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Fun in the Sun: Keeping Your Kids Protected From Sunburns

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Fun in the Sun - Keeping Your Kids Protected From Sunburns

To kids, summer usually means spending long, school-free days playing outside. However, while going out to play is great for their physical health, it’s not without dangers. Aside from things like bug bites, poison ivy and the potential for injury, there is also the sun to contend with. Spending too long in the sun increases their risk of sunburn, which also increases their risk of developing skin cancer later in life. For this reason, it’s important to take steps to keep your children protected from sunburn.

Sunscreen

Before letting children go outside, apply a sunscreen rated at least SPF 15, or for children with light skin, SPF 30. Ideally, the sunscreen you choose should be broad-spectrum, which shields against both UV-A and UV-B ultraviolet rays. Be sure to apply it half an hour before they go outside so it has time to absorb into the skin. When sweating or swimming is involved, it’s recommended to reapply sunscreen every two to three hours.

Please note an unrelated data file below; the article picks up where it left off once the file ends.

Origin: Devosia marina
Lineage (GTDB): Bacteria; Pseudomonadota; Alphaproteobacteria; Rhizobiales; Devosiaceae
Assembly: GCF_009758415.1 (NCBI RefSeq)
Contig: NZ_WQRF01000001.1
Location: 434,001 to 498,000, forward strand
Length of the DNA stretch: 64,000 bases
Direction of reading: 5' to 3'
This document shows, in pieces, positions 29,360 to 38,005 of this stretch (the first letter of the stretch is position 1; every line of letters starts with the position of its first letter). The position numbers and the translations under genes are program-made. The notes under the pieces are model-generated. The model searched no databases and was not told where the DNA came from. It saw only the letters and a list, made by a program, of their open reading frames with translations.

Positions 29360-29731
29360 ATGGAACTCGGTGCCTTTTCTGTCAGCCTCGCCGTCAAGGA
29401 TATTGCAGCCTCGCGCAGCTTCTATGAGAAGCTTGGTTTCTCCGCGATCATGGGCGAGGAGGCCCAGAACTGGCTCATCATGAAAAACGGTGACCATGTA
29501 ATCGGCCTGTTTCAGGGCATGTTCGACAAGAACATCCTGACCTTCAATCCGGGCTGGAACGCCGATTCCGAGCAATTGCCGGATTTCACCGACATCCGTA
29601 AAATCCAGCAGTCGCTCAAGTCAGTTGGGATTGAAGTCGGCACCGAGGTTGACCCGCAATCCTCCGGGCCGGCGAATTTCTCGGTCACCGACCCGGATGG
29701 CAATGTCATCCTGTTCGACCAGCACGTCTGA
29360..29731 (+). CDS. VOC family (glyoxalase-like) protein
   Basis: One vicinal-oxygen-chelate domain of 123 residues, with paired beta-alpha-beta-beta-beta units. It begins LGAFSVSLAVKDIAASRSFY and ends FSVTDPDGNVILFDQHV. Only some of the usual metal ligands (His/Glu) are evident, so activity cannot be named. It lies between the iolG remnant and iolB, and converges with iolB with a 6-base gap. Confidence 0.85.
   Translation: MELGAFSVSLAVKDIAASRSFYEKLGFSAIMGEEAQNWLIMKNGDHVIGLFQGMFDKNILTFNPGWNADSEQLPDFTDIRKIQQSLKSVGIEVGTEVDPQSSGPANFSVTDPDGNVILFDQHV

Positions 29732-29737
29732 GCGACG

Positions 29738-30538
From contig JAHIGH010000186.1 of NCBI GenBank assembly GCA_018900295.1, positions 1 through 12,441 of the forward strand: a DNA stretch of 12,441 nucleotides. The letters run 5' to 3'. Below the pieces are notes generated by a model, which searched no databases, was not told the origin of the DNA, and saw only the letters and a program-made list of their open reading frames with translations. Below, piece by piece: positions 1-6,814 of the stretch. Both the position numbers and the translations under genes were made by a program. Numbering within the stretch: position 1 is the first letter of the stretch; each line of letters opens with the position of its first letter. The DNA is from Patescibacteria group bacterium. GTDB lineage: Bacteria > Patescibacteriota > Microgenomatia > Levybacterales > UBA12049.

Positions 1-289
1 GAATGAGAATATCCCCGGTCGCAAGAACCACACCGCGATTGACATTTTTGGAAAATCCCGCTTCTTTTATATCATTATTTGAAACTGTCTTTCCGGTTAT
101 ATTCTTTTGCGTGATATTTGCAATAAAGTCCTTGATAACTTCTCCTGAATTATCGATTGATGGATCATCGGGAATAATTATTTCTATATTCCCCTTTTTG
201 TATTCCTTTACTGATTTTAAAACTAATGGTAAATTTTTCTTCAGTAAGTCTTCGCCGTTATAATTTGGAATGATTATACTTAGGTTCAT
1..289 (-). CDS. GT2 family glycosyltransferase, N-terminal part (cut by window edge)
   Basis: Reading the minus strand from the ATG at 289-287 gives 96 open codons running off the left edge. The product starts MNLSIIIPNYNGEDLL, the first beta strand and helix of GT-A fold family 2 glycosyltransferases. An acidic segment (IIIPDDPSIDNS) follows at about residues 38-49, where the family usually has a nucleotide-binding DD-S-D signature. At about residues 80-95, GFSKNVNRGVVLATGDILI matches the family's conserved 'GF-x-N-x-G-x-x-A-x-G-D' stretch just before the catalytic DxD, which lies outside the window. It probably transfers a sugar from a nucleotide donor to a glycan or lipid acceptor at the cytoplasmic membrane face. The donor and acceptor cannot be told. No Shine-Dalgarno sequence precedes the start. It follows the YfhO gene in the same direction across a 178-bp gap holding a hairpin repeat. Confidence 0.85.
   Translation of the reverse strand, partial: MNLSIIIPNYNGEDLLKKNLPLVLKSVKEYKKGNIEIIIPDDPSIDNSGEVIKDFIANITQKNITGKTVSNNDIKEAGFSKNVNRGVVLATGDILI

Protective Clothing

In addition to sunscreen, protective clothing can go a long way toward preventing sunburns. This is particularly important for infants whose thin, delicate skin warrants more protection. However, it’s necessary to make sure that the clothing used is lightweight, lightly colored and breathable so heat sickness and heatstroke don’t become a bigger threat than sunburn. Furthermore, wearing wide-brimmed hats can help not only prevent sunburn of the face, neck and ears but also the eyes.

Teach Sun Safety

Eventually, children have to learn to take some responsibility for their own health and safety. You can provide them with sunscreen and the appropriate clothing, but you must also talk to them about sun safety. For instance, advise them to seek shade if the sun starts feeling too intense. You should also teach them that sunburns can even occur in cloudy weather. If your child does end up getting a sunburn, a specialist with a Master’s degree in Nursing recommends avoiding further exposure and drinking plenty of water to help reduce heat damage to the skin.

Avoid Peak Sun Intensity

Sunlight is more intense in certain situations. During summer, the sun’s rays are most potent between 10am and 4pm. While most children won’t want to avoid playing outside most of the day, doing so between these hours should be done with greater caution. In addition, water and concrete reflect the sun’s rays upward, increasing the chances of sunburn.

Sunburns are a miserable experience and significantly increase the odds of getting skin cancer. By following these tips, you can better ensure that your children are adequately protected while still allowing them to enjoy the fun summer has to offer.